The following article by Linn and Ari Armstrong originally was published August 5, 2011, by Grand Junction Free Press.
Imagine if you and your spouse individually paid income tax, then you had to pay a separate tax on the same income as a family unit. That would be insanely unjust double-taxation, right?
It is equally unjust to tax corporations. If governments must resort to taxation (and frankly we’re not even persuaded on that point), they should tax only individuals, not groups. Notably, eliminating corporate taxes would jumpstart the struggling economy, something none of Obama’s tax-and-spend interventions has done.
We readily concede the left’s tireless mantra: “Corporations aren’t people.” Families aren’t people, either. However, both are composed of people, of individuals with rights.
In a family, two adults voluntarily agree to live together (usually), join their resources (at least partly), support each other, and possibly raise children. In a corporation, many individuals voluntarily pool some of their resources for some productive venture. You don’t lose your rights (or gain new ones) by joining a corporation any more than you do by getting married.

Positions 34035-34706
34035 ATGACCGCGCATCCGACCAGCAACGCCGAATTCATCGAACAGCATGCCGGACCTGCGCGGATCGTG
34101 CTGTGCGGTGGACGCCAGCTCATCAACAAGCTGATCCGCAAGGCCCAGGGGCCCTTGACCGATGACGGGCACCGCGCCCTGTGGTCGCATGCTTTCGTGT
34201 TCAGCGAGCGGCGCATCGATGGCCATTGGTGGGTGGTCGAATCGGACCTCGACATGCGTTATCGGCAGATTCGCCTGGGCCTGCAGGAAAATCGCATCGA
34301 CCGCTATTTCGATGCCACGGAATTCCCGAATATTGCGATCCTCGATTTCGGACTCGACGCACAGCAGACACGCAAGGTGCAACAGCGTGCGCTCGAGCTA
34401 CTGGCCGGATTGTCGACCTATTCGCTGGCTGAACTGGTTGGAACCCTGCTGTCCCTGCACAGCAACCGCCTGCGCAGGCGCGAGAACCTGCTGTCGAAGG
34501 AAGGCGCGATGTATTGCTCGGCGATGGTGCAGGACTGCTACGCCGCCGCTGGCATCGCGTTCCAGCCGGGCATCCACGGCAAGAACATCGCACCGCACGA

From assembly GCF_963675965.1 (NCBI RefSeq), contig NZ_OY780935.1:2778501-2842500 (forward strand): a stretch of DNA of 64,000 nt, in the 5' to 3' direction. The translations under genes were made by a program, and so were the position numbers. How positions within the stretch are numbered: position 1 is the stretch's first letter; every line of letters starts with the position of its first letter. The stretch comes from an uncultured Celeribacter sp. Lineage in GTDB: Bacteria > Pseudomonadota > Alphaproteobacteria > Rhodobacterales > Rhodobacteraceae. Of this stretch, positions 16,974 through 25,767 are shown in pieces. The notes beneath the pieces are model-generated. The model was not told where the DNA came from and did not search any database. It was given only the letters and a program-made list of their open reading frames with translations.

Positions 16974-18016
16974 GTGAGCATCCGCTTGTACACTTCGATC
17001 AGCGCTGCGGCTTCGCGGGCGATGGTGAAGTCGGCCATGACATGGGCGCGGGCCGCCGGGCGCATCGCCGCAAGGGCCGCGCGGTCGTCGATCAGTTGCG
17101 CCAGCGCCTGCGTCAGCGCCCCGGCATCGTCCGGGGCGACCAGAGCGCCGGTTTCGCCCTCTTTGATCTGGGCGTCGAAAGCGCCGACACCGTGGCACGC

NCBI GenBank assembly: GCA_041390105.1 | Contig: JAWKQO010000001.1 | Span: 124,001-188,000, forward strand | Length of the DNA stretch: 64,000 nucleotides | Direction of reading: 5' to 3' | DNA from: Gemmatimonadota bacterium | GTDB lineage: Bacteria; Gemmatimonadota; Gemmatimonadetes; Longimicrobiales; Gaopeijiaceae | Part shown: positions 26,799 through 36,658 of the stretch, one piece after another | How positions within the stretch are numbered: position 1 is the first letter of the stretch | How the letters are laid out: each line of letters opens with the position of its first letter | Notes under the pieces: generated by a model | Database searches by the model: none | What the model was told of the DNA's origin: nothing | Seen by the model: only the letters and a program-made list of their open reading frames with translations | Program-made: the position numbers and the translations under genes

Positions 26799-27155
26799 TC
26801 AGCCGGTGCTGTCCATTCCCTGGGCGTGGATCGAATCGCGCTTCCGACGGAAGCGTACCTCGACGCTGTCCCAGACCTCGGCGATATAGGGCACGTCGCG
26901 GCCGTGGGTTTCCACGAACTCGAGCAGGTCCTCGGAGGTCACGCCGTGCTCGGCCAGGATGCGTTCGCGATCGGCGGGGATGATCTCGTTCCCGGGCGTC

Ironically, it is the left that actually tends to treat corporations as though they were people. According to the typical leftist smears, a corporation is some soulless monster, a will unto its own, symbolized by a sinister cigar-smoking exploiter in a black hat. The left reifies the corporation — treats it as a concrete entity under its own motive power.
In reality, a corporation is an abstraction describing an organization of people who come together for a specific purpose. Within a business corporation, many individuals invest in a large-scale operation and hire directors to run it.
Here our focus is on the competitive business corporation. There are many other sorts of corporations; for example, the City of Grand Junction is a type of corporation. Historically, English law granted corporations the political power to forcibly block competitors, but that’s not the common meaning today.
Obviously we oppose all political favoritism that lets corporations (or individuals) forcibly damage competitors, gain tax subsidies and “bailouts,” or otherwise violate individual rights. (We’re talking about real rights, not the made-up “rights” promoted by the left to seize or control other people’s resources.)
With that background, we can turn to matters of taxation. Title 39, Article 22 of the Colorado statutes imposes a 4.63 percent tax on “C corporations,” the most common type. And the federal government imposes taxes as high as 35 percent, “the world’s highest corporate-tax rate,” Cato’s Richard Rahn recently lamented.
Among the many benefits that would result from eliminating all corporate income taxes, the most important would be to spur the American economy. Chris Edwards, another writer for Cato, summarizes, “A lower corporate rate would boost domestic investment, which in turn would generate more jobs and higher wages and incomes.”